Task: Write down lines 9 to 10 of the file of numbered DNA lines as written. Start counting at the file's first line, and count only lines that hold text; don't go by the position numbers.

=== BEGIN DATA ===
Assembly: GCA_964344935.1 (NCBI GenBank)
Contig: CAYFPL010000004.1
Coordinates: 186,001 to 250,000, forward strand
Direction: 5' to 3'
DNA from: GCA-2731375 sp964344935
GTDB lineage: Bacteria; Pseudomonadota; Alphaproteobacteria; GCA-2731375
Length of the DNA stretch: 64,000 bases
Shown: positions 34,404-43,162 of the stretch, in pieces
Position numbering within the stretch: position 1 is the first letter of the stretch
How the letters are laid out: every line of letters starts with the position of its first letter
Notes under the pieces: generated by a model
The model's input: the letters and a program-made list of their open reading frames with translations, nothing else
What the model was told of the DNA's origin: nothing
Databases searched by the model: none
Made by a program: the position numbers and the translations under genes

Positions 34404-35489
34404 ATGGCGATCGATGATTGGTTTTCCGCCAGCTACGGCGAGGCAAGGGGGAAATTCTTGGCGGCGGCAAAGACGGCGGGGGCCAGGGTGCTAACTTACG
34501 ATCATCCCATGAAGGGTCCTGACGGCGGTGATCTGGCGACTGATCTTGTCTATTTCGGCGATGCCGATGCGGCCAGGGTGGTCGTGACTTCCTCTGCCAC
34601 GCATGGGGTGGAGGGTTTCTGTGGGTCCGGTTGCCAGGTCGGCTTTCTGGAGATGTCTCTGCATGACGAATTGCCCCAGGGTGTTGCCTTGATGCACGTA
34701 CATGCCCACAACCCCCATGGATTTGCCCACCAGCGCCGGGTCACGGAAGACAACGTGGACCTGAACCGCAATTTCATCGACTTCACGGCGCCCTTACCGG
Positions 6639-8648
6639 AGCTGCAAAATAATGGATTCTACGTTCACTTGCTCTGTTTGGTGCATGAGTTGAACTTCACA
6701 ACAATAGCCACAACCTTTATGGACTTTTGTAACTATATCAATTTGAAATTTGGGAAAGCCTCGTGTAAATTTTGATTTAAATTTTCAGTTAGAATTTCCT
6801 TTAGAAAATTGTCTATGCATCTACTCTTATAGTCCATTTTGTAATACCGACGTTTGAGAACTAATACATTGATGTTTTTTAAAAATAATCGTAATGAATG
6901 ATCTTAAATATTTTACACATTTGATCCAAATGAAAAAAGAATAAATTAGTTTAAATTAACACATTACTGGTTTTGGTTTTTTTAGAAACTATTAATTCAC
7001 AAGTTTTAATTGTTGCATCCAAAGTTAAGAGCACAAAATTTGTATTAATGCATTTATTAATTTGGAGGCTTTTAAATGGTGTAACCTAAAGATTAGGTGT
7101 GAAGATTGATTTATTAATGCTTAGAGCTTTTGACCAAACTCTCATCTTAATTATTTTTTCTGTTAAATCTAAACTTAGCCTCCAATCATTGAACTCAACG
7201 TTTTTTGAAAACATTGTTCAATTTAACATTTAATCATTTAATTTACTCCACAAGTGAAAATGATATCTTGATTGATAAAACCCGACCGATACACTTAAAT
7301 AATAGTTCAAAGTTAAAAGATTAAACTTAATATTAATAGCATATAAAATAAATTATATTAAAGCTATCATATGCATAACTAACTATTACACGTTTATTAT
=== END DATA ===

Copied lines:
Position numbering within the stretch: position 1 is the first letter of the stretch
How the letters are laid out: every line of letters starts with the position of its first letter